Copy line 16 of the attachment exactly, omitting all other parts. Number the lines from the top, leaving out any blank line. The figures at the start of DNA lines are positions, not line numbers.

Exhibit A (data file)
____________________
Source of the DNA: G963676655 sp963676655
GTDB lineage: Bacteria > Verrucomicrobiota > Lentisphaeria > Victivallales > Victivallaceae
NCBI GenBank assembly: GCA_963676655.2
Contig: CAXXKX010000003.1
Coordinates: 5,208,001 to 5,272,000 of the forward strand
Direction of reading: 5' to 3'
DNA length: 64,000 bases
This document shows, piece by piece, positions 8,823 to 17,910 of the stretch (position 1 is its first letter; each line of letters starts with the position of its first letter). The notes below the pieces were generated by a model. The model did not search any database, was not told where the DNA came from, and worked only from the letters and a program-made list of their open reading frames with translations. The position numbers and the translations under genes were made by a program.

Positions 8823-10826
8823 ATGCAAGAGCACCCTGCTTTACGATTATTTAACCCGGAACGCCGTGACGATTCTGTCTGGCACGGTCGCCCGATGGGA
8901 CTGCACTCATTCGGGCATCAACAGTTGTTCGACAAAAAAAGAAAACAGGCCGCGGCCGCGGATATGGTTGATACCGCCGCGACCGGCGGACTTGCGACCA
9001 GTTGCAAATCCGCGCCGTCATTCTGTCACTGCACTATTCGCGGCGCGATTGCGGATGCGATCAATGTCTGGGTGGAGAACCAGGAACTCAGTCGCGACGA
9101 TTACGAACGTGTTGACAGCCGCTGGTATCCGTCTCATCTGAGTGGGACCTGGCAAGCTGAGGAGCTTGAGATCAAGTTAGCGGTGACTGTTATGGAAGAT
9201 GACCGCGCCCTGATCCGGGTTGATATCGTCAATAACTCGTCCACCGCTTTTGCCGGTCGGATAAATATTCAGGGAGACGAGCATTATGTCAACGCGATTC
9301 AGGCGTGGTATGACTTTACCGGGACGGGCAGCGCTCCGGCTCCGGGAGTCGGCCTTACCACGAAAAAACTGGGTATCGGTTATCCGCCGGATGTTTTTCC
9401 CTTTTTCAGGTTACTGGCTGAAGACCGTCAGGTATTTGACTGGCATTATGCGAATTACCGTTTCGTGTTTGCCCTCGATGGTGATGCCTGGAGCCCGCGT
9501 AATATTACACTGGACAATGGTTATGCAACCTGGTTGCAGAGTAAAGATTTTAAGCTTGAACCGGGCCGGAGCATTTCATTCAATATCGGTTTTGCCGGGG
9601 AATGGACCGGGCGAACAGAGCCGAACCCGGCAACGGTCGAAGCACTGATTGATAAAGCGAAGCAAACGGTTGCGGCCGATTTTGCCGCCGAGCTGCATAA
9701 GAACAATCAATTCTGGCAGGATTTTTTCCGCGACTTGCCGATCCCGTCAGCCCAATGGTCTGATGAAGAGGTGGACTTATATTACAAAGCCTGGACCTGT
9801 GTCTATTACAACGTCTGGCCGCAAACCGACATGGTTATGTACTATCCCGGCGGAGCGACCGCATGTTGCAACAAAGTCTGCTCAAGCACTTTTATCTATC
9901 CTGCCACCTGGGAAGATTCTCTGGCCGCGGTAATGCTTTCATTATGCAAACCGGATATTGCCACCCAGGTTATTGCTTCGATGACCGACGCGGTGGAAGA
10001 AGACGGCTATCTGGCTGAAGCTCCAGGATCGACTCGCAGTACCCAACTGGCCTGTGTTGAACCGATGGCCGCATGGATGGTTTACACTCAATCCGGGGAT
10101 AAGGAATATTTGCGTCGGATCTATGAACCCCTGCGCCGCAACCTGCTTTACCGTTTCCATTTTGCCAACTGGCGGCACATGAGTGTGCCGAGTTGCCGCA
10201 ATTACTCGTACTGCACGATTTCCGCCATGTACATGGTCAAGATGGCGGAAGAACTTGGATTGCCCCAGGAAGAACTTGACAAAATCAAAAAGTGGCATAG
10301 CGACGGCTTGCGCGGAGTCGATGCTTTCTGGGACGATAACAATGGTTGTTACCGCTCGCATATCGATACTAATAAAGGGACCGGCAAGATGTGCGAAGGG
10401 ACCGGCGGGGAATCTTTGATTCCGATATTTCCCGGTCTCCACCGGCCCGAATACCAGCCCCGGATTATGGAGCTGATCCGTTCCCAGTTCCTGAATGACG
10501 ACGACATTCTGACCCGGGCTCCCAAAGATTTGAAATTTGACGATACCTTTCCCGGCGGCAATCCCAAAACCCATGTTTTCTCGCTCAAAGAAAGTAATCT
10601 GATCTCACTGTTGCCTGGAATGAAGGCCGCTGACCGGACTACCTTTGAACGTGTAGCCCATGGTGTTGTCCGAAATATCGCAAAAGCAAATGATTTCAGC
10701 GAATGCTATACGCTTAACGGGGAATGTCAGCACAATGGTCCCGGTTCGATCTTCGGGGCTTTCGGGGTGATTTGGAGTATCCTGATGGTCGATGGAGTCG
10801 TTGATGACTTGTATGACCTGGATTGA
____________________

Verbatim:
9401 CTTTTTCAGGTTACTGGCTGAAGACCGTCAGGTATTTGACTGGCATTATGCGAATTACCGTTTCGTGTTTGCCCTCGATGGTGATGCCTGGAGCCCGCGT